Natalia Rulli ’25 is the host of Mactire, a music and talk show hybrid that runs every Tuesday from 12:00-2:00p.m. on 91.7FM WMCN radio. The title Mactire comes from a combination of the main throughline of Rulli’s show — satire — with the name Macalester.
“I like to center Mactire around the fun — the fun in media and celebrity gossip and drama,” Rulli said. “I love doing the book reviews and the media reviews, because that’s what I’m passionate about.”
Overall, she tries to keep her content local to both the Macalester student body and the Twin Cities area, but she doesn’t limit herself too closely and sometimes broadens her scope to include national politics and celebrity updates.
Most weeks, Rulli concentrates each show on a specific theme. She celebrated Latinx Heritage Month by playing exclusively Latinx artists and discussing related topics, and Halloween by jamming out to spooky tunes and recommending her favorite Halloween-related movies and books. Because November is Native American Heritage month, she plans to center one of her upcoming shows around Indigeneous artists and culture.
“The satirical part just comes in with me putting my little spin on things — my commentary, my opinions — which are mostly humorous,” Rulli said.
One of her favorite parts about Mactire is its flexibility, and she sees it changing and growing in the future. She hopes to implement more political aspects into her show; she wants to discuss updates from both on-campus activity as well as national news. Rulli said that she strives to be honest and open about important issues on air during every show.
“I know Trevor Noah deals exclusively with political and celebrity aspects of media, but I really love those kinds of talk shows where the host is pointing out things that are wrong with the media and the political arena, and making satirical comedy out of it,” Rulli said.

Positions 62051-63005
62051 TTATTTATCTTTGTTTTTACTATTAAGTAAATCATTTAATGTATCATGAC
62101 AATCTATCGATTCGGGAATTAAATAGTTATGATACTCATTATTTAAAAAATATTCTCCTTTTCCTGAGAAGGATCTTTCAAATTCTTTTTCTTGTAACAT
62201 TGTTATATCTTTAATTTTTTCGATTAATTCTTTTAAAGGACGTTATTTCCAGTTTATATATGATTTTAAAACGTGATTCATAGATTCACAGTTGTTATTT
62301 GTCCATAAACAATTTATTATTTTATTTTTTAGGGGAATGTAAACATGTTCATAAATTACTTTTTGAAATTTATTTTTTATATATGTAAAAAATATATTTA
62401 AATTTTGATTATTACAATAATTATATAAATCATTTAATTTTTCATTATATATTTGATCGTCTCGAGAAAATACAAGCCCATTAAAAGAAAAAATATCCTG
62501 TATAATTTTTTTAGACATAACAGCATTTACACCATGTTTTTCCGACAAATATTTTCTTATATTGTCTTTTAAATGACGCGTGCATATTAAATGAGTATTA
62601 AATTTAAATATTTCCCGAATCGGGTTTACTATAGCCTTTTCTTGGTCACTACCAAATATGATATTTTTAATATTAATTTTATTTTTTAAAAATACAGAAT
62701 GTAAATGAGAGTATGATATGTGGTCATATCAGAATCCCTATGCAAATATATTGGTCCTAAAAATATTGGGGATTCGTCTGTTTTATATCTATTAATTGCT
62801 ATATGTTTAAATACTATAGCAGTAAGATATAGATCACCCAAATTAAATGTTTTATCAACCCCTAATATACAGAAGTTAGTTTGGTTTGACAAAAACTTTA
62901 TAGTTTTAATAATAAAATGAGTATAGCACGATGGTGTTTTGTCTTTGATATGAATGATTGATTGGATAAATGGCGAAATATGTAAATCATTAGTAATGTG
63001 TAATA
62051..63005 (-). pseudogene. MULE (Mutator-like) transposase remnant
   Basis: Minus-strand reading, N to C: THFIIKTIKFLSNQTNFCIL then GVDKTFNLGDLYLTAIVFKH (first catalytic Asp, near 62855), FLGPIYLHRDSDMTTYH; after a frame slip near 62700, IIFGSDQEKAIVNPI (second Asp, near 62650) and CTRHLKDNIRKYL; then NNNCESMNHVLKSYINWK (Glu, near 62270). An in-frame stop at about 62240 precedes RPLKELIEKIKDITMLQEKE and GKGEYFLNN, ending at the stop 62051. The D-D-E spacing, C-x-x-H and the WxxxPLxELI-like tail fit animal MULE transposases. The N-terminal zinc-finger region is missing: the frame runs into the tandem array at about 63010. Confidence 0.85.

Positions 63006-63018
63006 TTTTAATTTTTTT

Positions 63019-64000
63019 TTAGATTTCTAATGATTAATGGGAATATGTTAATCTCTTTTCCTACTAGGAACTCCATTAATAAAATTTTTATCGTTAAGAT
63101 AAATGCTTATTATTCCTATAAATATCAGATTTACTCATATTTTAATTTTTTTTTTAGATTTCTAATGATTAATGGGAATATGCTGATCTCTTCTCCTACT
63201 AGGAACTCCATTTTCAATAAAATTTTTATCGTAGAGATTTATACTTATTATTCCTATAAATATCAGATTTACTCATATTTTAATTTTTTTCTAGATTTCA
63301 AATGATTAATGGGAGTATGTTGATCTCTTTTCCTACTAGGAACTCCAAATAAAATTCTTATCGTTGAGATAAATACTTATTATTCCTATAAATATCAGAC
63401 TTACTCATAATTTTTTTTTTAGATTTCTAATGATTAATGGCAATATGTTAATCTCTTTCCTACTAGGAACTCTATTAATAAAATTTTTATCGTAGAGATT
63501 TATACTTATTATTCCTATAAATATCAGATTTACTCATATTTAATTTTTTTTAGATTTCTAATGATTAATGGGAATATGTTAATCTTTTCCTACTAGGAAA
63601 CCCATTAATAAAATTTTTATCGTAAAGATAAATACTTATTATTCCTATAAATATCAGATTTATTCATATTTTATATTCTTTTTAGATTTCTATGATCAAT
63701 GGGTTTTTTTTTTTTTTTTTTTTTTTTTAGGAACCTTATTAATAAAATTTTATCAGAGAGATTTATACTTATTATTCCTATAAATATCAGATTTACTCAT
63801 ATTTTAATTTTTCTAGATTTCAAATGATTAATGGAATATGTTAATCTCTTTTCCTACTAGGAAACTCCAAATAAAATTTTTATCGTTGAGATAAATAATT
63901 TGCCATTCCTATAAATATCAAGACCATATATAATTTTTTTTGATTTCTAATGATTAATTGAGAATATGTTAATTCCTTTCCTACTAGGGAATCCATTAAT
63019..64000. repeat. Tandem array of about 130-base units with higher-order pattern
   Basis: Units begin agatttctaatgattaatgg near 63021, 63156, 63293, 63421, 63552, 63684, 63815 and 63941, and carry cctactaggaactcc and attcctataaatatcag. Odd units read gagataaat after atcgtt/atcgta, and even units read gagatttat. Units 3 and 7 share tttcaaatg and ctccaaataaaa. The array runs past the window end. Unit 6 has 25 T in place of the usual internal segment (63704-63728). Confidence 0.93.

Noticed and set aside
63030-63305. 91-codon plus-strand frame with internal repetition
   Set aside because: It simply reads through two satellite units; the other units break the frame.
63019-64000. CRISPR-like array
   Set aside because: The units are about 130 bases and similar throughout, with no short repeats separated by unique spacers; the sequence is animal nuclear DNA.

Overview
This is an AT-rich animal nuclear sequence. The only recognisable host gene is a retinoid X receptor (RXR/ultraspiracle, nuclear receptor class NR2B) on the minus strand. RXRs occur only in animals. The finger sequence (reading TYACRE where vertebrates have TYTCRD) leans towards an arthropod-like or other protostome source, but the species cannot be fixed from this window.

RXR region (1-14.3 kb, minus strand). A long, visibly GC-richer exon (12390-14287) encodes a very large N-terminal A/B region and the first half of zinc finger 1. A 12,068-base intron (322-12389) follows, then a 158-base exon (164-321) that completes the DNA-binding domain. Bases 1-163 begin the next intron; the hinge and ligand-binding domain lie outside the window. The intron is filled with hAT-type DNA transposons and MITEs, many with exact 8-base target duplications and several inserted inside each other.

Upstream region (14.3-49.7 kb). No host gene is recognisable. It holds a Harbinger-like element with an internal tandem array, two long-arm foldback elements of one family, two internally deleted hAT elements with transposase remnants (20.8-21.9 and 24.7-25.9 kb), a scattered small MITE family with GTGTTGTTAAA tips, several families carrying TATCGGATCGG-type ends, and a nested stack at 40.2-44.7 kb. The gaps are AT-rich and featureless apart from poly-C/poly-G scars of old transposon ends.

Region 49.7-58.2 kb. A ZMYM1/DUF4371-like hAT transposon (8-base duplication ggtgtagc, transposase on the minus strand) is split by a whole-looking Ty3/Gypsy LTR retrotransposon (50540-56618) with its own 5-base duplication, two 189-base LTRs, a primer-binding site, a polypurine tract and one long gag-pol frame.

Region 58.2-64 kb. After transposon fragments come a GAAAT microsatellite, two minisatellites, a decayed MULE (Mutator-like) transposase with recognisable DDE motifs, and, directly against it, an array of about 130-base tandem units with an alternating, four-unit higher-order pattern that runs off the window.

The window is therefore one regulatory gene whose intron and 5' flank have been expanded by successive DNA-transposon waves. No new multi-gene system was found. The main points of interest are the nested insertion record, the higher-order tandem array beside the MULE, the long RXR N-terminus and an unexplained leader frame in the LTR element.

In addition to Trevor Noah, Rulli draws inspiration from other talk show hosts like Oprah, as well as comedians — which, after growing up in a household of comedy lovers, was almost inevitable. She forms her own type of satirical commentary by injecting the format of those political talk shows with the essence of comedy. This way, Rulli can draw attention to real world issues that have always been important to her with her other passion — comedic relief.
The second half of Mactire is music: Rulli pulls from different playlists each week to give her listeners something fresh to tune into. Her favorite genre of music, alternative pop, gets the most air time, no matter the specific show’s theme.
“I play a lot of Cage the Elephant and The Neighborhood — those are both alternative — and then as far as pop, I love Sam Smith and Conan Grey,” Rulli said. “I [also] like to mix it up with those soft pops — The Lumineers and Borns and Coldplay.”
In the future, Rulli wants to discuss more politics and bring on more guest stars. She wants to keep doing holiday themed episodes, so keep an eye out for the Thanksgiving and Christmas content starting shortly.
“I just have a lot of hopes for Mactire,” Rulli said. “I feel like it’s really strong, so however it evolves, I’ll go with it and support it.”
She loves how she gets to express her creative and outgoing personality in her own dedicated two hour slot. While it can be stressful to plan content for the shows, it’s always rewarding. Mactire is an outlet for her comedic and artistic side that she doesn’t always get — especially because she sees herself possibly pursuing the pre-med track and majoring in neuroscience.
“Expect the unexpected when it comes to Mactire,” Rulli concludes. “One week you’ll be listening to what each “Twilight” character’s political party would be, and the next week you’ll be listening to me discuss issues of the patriarchy.”
Indeed, Mactire is all about relaxing and having a casual conversation with a friend.
“It’ll get deep and it’ll be fun and it’s just a nice place to listen,” Rulli said. “So be prepared for anything.”
To tune into the next show, go to https www.wmcn.fm.